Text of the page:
• it is used in connection with the operation of a superannuation fund.
  • The SOCI Act establishes registration obligations, cyber security incident notification obligations and has granted the Government with 'last resort' powers, which allows the Government to require all relevant entities for critical infrastructure sector assets to provide information or undertake an action as directed, and authorises the Australian Signals Directorate to intervene against cyber security incidents in certain circumstances.
  • The Minister may also declare the most critical assets, which have significant interdependencies with other assets across the economy as 'systems of national significance', such systems may have additional obligations imposed on them.

These changes will be significant for superannuation trustees, who are affected as part of the financial services and markets sector and are likely captured as either a relevant entity for this sector or an entity that is responsible for a critical superannuation asset. Trustees may also be impacted as investors in businesses that hold critical infrastructure assets of other sectors captured by the regime. See here for more details.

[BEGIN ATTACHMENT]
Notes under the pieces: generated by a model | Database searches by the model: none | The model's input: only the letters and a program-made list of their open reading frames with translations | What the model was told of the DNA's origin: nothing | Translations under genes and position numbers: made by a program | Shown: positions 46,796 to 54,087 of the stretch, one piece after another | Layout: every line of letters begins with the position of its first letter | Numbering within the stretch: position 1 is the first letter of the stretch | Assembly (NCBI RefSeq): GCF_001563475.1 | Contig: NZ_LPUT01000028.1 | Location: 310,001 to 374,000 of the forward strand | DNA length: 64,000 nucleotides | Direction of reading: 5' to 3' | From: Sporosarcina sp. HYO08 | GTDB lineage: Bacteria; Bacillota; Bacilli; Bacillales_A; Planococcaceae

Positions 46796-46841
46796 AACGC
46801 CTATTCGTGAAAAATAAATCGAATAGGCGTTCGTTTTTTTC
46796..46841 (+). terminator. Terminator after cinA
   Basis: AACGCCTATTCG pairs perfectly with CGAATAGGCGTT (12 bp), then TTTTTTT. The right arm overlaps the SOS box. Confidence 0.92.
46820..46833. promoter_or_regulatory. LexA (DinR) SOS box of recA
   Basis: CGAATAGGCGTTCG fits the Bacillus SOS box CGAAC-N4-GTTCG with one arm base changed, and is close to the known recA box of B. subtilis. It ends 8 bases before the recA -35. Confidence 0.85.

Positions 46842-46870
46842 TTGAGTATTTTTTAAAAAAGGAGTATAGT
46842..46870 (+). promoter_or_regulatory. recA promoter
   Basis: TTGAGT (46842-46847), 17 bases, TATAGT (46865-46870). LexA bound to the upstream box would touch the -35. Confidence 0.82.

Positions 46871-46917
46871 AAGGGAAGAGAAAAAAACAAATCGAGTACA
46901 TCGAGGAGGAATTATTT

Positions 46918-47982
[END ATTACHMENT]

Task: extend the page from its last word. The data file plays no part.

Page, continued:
Effective 3 December 2021

Consumer data rights

On 12 November 2021, changes were made to the Competition and Consumer (Consumer Data Right) Rules 2020 (the Rules) under the Competition and Consumer (Consumer Data Right) Amendment Rules (No. 2) 2021. The Consumer Data Right is expected to eventually apply to the superannuation sector, but no timelines have been announced.

Effective 13 November 2021

Suptech and regtech

APRA intends to engage with an advisory panel of experts and industry stakeholders on how to make the prudential framework more agile and responsive to industry change. It will also explore avenues to integrate suptech and regtech solutions to enhance the prudential regulation framework.


Digital assets

APRA has expressed an intention to regulate new players and emerging business models that are not adequately addressed in the current framework (including crypto-assets).